11 U.S.C. § 101(5)
For its part, Hunter Roberts reads the jurisdictional grant more narrowly. It understands "claims against the estate" to refer to proofs of claim filed in the bankruptcy case. Hunter Roberts has not filed a proof of claim but has, instead, promptly moved for remand. As a result, it concludes, the counterclaim is not a "claim against the estate" and so cannot involve a "core" bankruptcy issue. Hunter Roberts' Motion, ¶¶ 25-26.
The Court finds Hunter Roberts to have made the better argument. The claims allowance process is regarded as one of the most basic functions performed by bankruptcy courts, closely related to the entire bankruptcy distribution process. In re Day, 208 B.R. 358, 369-370 (Bankr. E.D.Pa.1997) Accordingly, the creditor who takes the affirmative step of filing a claim accepts certain consequences (e.g., waiver of the jury trial right). Hunter Roberts' has chosen not to file a proof of claim and has, instead, sought remand of its removed counterclaim. As it stands, its counterclaim (just like the Debtors' third-party claims against it, as well as the subcontractors claims against the Debtors) would exist independently under non-bankruptcy law. Thus, neither the Hunter Roberts' counterclaim nor the other causes of action of the subcontractors or the Debtors can be considered "core" proceedings.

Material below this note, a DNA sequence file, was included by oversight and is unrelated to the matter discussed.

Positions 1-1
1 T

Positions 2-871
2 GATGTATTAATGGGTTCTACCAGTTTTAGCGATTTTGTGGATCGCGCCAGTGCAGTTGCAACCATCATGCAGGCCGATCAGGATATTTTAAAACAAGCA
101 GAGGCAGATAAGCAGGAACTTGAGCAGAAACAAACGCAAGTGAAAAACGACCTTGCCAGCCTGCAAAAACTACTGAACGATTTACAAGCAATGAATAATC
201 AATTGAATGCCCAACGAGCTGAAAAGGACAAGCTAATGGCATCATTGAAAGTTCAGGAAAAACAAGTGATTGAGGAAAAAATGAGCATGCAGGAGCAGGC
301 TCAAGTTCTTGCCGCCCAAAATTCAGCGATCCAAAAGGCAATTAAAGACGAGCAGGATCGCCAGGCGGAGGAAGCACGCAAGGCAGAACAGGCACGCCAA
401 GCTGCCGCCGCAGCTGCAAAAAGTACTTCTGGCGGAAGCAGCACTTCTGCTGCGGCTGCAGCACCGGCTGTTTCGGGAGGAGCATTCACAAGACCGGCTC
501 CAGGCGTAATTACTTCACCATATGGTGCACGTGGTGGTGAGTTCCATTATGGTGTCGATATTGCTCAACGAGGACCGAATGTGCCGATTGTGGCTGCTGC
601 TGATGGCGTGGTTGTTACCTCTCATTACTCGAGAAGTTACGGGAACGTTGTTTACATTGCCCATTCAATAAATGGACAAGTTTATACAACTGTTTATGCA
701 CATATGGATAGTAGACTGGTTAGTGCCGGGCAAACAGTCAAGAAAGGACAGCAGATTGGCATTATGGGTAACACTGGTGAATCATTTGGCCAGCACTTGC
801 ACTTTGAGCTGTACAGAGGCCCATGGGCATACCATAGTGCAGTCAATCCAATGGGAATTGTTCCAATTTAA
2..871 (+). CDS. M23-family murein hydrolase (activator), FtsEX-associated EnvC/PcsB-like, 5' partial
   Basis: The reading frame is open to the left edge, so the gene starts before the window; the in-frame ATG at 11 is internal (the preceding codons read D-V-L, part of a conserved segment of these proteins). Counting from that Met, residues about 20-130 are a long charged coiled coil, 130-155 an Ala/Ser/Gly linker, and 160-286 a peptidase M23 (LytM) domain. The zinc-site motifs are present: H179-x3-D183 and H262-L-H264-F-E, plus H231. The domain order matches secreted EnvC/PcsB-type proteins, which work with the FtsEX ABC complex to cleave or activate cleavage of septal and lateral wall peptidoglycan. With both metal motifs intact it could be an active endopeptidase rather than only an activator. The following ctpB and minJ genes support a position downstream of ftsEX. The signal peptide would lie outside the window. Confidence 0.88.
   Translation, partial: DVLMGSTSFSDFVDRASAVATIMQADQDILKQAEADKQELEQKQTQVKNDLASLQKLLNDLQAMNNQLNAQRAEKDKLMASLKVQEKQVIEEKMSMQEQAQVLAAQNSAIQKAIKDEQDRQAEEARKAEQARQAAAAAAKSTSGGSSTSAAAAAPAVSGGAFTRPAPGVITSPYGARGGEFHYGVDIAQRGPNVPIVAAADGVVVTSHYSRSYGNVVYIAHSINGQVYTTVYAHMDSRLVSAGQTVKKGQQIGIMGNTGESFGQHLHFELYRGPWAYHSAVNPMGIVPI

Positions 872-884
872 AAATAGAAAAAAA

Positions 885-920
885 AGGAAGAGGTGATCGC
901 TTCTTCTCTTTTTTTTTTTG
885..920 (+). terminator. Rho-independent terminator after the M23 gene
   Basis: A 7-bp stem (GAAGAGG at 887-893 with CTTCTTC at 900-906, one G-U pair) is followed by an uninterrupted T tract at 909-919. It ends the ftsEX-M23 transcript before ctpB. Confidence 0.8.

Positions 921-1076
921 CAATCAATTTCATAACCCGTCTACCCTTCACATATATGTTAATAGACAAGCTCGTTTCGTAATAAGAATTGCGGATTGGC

That is not say, however, that there is not at least a limited jurisdictional nexus. A leading commentator points out that while "[a]n objection to a claim is a core proceeding ..., in another context, the litigation in question might be related." See 1 Collier on Bankruptcy, ¶ 3.02[a]. In the state court litigation, the subcontractors and tradesman on the project sued the Debtors for non-payment. Such causes will impact the estate because, if allowed, they will diminish it. The Debtors, in turn, have sought to shift liability to Hunter Roberts. If the Debtors can demonstrate that Hunter Roberts is responsible, that, too, will affect the estate, but in a positive fashion. Thus, the state court litigation involving Hunter Roberts may not be "core," but it is "related" to this bankruptcy. See In re Argus Group 1700, Inc., 206 B.R. 737, 748 n. 17 (Bankr.E.D.Pa. 1996) citing Banlavoura—I, Inc. v. McCarthy, Gyemant & Babbits (In re M, G & B, Inc.), 1996 WL 241703, at *1-*3 (N.D.Cal. May 2, 1996) (stating that purely state law cause of action which was originally filed by plaintiffs against debtor and other defendants in state court prior to debtor's bankruptcy, but was subsequently removed to bankruptcy court by debtor, constituted "at most, ... a non-core proceeding `related to' a title 11 case" since plaintiff had "not filed proof of claim in debtor's bankruptcy case") That is the extent of this Court's jurisdiction over the litigation removed under Adv. No. 09-120.